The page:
Tuesday, January 28, 2014

The Mother Of Contention And Discord

"The settlers now began to consider corn more precious than silver."

Governor William Bradford (1590 - 1657)

And why wouldn't they?  Something is only money insofar as it is accepted.  What would silver have bought the colonists of the Mayflower Ship?

For various reasons, including bad planning, the Mayflower colonists (they weren't called "Pilgrims" until centuries later) landed at the 42nd parallel, the Cape Cod area, at the start of winter, November 1620.  As a part of the Virginia Company of London they were to land between 38 and 41 degrees latitude, but stopped at the 42nd instead.  Some say they were running low on drink, which was a non-alcoholic beer.

They called their settlement the Plymouth Plantation.  Due to cold, disease and starvation only 50 of the original 102 survived the first winter.  It was a disaster.

To begin, they implemented a system of communal labor for the colony.  It was a system demanded of them by their investors in England, and called "the common course and condition," including a communal stewardship of land. 

That was thought to be the most fair system to distribute what had been produced.  Each member of the colony was given a plot of land to tend and his production was to be given to the common storehouse.  It was then redistributed as needed.  What each received was a set amount of grain, and no matter how much he had produced.

By the spring of 1623, and no larger than 150 people at that time, the colony was still struggling to provide enough food for itself and had been returning nothing to the investors in England. What were they to return to investors?  A tax of 50% of all produced!

The result of the common course and condition suffered from an immediate affliction - some were unwilling to work, knowing that they would receive a set amount of grain no matter what they had given.  This created overall discontent among those who actually worked, a loss of respect for some and was considered unjust.  And this among, as Bradford called them, "godly and sober men."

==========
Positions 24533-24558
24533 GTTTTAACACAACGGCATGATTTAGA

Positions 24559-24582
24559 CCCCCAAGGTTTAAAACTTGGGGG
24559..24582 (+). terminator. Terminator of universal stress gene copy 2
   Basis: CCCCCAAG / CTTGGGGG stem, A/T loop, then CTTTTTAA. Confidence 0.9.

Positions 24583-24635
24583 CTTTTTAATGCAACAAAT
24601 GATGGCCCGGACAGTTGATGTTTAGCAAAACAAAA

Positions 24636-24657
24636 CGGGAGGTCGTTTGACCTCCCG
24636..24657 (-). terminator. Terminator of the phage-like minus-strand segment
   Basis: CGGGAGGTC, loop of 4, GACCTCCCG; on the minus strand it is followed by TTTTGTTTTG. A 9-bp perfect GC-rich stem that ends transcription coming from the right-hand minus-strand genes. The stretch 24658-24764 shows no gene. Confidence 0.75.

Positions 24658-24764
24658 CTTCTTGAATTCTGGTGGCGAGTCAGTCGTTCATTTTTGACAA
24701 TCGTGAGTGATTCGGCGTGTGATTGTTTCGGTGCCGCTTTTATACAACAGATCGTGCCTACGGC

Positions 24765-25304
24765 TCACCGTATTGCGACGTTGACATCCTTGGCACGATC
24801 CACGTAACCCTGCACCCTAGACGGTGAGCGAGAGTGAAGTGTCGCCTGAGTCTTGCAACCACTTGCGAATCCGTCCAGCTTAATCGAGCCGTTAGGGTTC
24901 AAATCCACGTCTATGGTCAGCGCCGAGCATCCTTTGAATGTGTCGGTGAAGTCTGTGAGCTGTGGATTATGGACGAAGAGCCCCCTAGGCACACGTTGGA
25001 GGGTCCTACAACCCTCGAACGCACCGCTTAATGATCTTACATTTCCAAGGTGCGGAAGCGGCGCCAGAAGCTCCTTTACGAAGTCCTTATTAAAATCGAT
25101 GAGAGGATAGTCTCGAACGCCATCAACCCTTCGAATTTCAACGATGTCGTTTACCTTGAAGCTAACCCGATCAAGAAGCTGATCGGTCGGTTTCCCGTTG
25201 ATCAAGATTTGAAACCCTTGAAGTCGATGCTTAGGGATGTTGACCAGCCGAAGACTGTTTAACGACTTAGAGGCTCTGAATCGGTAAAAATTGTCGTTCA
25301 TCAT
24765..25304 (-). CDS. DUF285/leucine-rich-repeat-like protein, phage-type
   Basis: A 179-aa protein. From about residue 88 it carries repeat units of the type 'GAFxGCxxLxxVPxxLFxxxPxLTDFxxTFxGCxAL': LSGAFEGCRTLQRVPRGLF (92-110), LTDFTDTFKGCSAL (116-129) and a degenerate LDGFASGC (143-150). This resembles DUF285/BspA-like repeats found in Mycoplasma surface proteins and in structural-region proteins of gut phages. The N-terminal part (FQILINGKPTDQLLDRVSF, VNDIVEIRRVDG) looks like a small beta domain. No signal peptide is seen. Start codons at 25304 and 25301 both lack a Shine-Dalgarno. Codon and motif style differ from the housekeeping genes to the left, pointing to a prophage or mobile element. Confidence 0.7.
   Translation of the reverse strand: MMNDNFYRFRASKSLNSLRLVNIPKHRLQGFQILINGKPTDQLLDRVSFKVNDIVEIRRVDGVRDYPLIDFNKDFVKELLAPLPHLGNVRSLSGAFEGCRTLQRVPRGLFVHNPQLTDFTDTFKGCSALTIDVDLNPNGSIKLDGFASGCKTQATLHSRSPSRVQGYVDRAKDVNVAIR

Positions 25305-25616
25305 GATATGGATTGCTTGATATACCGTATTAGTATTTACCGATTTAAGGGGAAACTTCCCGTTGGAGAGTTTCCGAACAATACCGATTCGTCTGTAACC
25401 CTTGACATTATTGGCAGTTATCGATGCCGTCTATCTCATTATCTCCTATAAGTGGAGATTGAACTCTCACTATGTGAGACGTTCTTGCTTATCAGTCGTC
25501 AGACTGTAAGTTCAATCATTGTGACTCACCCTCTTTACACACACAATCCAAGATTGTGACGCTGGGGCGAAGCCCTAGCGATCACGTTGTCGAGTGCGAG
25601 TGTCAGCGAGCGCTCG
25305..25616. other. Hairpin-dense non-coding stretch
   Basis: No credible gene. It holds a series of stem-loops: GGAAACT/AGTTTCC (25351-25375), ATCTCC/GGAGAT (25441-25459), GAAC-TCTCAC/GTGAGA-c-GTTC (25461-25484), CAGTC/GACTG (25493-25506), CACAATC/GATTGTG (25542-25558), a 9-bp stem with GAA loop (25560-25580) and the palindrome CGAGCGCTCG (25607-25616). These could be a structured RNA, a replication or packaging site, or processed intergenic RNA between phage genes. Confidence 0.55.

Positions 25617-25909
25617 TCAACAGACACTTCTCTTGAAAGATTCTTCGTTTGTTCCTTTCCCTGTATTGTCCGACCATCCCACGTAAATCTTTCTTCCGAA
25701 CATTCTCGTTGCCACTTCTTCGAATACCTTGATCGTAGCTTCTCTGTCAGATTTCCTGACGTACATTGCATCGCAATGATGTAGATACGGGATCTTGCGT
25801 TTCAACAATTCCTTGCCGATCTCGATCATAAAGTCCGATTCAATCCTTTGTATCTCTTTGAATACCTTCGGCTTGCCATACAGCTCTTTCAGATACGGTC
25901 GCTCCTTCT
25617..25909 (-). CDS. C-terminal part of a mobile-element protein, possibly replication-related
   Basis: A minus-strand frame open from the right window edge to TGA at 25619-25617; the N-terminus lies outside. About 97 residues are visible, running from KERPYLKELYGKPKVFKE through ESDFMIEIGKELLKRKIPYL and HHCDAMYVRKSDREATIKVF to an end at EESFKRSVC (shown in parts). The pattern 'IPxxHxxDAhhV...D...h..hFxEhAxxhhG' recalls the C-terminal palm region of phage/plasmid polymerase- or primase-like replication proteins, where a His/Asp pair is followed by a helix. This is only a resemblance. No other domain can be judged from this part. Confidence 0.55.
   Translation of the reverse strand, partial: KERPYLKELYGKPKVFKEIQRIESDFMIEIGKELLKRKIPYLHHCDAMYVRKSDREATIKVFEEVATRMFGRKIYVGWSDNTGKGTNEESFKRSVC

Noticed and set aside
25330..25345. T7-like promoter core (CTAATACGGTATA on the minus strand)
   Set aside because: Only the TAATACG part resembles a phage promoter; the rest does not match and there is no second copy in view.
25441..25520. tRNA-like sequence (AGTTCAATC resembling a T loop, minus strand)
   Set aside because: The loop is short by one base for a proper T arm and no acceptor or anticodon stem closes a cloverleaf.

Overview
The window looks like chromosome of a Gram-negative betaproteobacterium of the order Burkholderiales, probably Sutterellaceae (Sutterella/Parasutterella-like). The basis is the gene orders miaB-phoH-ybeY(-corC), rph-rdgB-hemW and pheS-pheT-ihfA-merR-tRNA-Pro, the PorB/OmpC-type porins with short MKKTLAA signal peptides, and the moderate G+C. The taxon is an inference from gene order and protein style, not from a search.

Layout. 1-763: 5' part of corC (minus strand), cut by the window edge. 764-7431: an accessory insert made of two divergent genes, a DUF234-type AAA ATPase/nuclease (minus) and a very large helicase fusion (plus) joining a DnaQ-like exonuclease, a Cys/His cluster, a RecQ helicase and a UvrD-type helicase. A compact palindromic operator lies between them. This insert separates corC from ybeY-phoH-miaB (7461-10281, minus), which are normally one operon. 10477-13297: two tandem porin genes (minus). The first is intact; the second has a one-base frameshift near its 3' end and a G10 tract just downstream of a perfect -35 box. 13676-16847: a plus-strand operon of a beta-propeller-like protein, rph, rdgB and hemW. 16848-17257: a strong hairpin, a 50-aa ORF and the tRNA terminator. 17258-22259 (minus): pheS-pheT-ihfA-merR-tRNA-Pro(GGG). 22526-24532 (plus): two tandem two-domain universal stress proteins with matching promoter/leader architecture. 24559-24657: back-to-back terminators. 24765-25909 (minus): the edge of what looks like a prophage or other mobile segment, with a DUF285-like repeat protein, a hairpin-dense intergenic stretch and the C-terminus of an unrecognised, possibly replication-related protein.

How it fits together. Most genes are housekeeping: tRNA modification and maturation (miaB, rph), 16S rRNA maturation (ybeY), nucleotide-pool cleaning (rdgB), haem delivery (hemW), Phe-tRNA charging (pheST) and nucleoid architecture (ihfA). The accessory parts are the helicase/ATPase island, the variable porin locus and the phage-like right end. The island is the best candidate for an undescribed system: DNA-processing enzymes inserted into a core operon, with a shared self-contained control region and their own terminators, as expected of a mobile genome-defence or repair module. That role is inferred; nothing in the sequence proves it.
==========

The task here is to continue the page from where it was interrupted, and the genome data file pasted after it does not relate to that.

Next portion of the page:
Newcomers would arrive and find no bread, little food and disarray.  Wrote Bradford in his journal, "So they began to think how they might raise as much corn as they could, and obtain a better crop than they had done, that they might not still thus languish in misery."

They had a colonial confab and decided to go with, wait for it -  


Bradford again records, "At length, after much debate of things, the Governor (with the advice of the chiefest among them) gave way that they should set corn every man for his own particular, and in that regard trust to themselves; in all other things to go in the general way as before.  And so assigned to every family a parcel of land, according to the proportion of their number."

This "brought a very good success," and Bradford records that more land was privatized.

Not only did the families each police themselves as to production and produce, they began trading with each other!

This foundation of economic freedom produced results that were staggering.  FREE ENTERPRISE!  Within two years the trade between the families had extended to the nearby, and friendly, Wampanoag tribe, which created access to other types of goods!  And then consider the Governor's comment above - they had no need of silver as money or desire.  They had precious corn!  And other things!


Private property, individual economic incentive, improved their standard of living, and spurred economic growth - AND PROSPERITY!

So, brothers and sisters of the congregation, what can we learn from free enterprise experiment of the Plymouth Plantation?

When William Bradford died, one of the many books in his estate was one written by Jean Bodin, called Six Books of A Commonweale.   In it, Bodin criticizes Plato's Republic, which, of course, preaches utopianism.  Plato's idea was to abolish private property, and reduce most people to slavery overseen by high-minded, Wizards of Wonderfully Smart guardians, who would be the decision makers for the republics' slaves.  To rebut that, Bodin argued that communal property was "the mother of contention and discord," and any society based on it would wither and die because "nothing can be public where nothing is private."

Later, when the Plymouth Colony was absorbed by the Commonwealth of Massachusetts, nobody heard again of the "common course and condition."

And necessarily so.  And they all lived happily ever after.

Until communal redistribution reared its ugly head again.

The End.

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